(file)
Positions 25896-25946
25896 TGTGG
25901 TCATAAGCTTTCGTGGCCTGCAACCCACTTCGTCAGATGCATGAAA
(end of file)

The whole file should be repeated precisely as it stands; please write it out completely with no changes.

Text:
Positions 25896-25946
25896 TGTGG
25901 TCATAAGCTTTCGTGGCCTGCAACCCACTTCGTCAGATGCATGAAA